Ursavus - other species soon followed the initial one - was small by modern standards. With an estimated weight of about 80 kg (175 lbs), it would have been about the size of the smallest species of bear alive today, the sun bear of southeast Asia. However, despite its primitive position on the family tree, it was already more or less bear-shaped, and had teeth suited to an omnivorous diet little different to that which bears consume today. Opinions differ as to how close to the actual ancestor of all bears it might be; it's almost certainly the ancestor of most typical bears, but, while the first panda that we know of didn't appear until much later, it's unclear as to whether Ursavus is also their ancestor too, or whether some undiscovered proto-panda was already in existence by its time.
Appearing somewhat later, and distinctly less bear-shaped was Hemicyon, the best known member of a group of animals called the dog-bears. Initially thought to be rather dog-like (hence the scientific name, which translates as "half-dog"), some authors consider dog-bears to be, like bear-dogs, an entirely separate family of carnivore. Most, however, consider that, while bear-dogs are neither dogs nor bears, dog-bears are, in fact, bears (and not dogs). I hope this is all making sense...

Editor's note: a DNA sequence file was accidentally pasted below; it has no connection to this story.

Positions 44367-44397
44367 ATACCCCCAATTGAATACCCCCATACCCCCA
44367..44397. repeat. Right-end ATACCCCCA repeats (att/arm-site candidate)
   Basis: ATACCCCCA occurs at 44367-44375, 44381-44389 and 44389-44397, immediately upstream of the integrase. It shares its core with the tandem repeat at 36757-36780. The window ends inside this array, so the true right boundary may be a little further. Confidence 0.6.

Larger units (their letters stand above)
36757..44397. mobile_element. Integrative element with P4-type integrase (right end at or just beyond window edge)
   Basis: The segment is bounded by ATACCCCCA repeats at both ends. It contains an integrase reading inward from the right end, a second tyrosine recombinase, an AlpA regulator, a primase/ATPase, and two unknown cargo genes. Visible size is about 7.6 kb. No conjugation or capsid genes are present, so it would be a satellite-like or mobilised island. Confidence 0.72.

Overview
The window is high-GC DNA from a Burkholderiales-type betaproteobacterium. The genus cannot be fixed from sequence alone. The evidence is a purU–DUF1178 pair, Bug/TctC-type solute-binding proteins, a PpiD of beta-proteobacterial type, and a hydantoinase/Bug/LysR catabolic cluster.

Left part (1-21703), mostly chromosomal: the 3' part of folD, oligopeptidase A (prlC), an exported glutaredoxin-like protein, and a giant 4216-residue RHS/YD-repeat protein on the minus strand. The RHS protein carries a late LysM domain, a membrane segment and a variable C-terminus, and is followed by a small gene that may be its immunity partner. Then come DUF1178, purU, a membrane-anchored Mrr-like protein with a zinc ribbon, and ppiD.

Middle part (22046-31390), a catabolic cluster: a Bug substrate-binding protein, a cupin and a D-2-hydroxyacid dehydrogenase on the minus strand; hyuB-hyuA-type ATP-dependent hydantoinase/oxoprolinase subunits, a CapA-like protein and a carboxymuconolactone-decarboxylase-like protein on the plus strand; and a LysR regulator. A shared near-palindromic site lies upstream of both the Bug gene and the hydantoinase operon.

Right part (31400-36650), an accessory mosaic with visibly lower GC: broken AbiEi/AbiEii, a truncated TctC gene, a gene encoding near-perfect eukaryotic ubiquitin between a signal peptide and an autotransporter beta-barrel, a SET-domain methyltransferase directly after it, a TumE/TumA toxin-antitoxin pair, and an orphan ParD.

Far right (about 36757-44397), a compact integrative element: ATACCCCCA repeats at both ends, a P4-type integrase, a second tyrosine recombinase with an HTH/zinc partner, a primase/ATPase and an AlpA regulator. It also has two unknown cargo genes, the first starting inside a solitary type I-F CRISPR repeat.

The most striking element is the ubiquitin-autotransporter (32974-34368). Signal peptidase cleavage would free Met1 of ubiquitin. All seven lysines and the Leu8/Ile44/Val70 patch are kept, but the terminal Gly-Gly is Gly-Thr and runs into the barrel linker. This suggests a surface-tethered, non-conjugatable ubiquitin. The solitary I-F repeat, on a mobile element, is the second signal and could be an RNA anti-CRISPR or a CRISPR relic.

(Of course, it doesn't help that there is a third group of animals, the arctocyonids, whose scientific name translates as "bear-dogs". These were something else entirely, and were, perhaps fortunately, long extinct by the time under discussion).
Although it had a number of bear-like features in its skeleton, betraying its ancestry, Hemicyon really didn't look much like our modern image of the animals. They had a slender body, about 1.5 metres (5 feet) long, with a short bear-like tail, but long wolf-like legs and teeth suited more to meat-eating than to omnivory. Like wolves, and unlike living bears, they walked on the tips of their toes, something typically seen as an adaptation for speed. So, a predator that's faster than your average bear, then...
There were, at least in Europe, no dogs to live alongside these various animals, because dogs had yet to leave their original home in North America. But, even before the first true bears appeared, bear-dogs were not without competitors as large predatory carnivores, and next time, we will see what was going on amongst the more cat-like animals of the day...
[Photo by Scott Nichols, from Wikimedia Commons.]